Disclaimer: If you suspect that you’re balding, it’s best to seek the opinion of a trained medical professional such as a dermatologist. It’s never recommended that you diagnose yourself.

What Causes Hairline Recession?

If you think you’re suffering from a receding hairline, you may be wondering how it’s even possible.

Unfortunately, hairline recession can happen to anyone.

The main cause of this typical recession pattern is Male-Pattern Baldness (MPB), also referred to as AGA above (2).

MPB is a genetic condition in which the follicles along the hairline and into the crown become inflamed. This inflammation is known as miniaturization, and it’s triggered by a few different factors.

One such factor is the presence of the androgen hormone DHT, which is synthesized from testosterone and the enzyme 5-alpha-reductase (5AR) (3). But other factors, including scalp tension, are also likely to play a role (4).

Testosterone + 5AR = DHT

When the androgen hormone attaches to the follicle, it causes inflammation that will cause permanent damage if left untreated.

And in untreated cases, this will mean hairline recession and balding of the crown.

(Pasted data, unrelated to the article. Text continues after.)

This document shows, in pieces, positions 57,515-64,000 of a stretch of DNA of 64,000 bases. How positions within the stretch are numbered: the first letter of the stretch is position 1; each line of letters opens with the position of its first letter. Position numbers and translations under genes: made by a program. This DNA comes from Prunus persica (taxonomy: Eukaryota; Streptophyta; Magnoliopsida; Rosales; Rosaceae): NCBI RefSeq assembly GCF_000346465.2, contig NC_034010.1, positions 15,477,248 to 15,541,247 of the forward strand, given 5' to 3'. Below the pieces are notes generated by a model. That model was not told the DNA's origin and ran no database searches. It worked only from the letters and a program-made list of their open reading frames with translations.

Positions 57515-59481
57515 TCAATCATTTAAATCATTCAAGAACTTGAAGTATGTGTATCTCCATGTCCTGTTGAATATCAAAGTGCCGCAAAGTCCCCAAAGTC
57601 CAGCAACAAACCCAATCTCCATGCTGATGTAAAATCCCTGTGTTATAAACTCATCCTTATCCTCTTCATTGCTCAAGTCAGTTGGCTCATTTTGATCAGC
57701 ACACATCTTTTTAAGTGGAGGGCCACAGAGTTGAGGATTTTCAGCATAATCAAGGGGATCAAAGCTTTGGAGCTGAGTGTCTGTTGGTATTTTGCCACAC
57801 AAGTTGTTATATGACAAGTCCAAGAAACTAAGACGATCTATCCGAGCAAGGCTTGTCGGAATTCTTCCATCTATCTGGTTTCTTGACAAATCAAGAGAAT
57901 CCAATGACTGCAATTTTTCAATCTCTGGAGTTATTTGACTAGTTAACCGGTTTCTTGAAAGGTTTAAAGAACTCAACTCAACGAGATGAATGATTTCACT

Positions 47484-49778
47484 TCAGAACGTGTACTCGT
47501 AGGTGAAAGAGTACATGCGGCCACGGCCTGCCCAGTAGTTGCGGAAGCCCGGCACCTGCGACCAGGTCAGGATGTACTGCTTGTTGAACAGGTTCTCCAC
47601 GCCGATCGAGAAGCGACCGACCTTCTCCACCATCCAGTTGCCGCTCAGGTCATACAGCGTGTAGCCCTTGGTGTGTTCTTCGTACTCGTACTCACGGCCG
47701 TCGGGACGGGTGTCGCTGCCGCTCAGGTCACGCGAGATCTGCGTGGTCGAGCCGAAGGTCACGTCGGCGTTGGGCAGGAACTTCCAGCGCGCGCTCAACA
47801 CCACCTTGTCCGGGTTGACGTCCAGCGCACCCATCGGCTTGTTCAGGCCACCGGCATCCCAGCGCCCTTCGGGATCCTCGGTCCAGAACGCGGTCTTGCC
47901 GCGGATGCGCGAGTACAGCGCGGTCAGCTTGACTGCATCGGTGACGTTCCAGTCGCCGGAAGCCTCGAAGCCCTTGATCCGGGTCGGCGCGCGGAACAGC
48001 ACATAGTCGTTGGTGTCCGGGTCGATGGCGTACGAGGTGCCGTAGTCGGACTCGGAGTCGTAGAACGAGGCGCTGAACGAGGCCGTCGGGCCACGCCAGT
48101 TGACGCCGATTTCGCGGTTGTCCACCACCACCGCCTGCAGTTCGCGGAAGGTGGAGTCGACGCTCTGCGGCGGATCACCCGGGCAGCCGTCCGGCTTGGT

But why the M-shaped pattern?

This is actually explained by the distribution of androgen receptors throughout the scalp.

Androgen receptors are receptors within a cell that accept androgen hormones. There are 1.5 times more androgen receptors in the frontal scalp when compared to the occipital region (5).

This is why baldness is seen most prominently at the temples and forehead.

Another factor is scalp muscle tension.

The presence of androgens is believed to promote muscle tension. But muscle tension by itself is also believed to contribute to the pattern of hair loss.

In short, it’s a cycle that when left on its own can be impossible to stop.

So, who’s most likely to develop MPB?

As a condition with a genetic component, MPB often runs in families.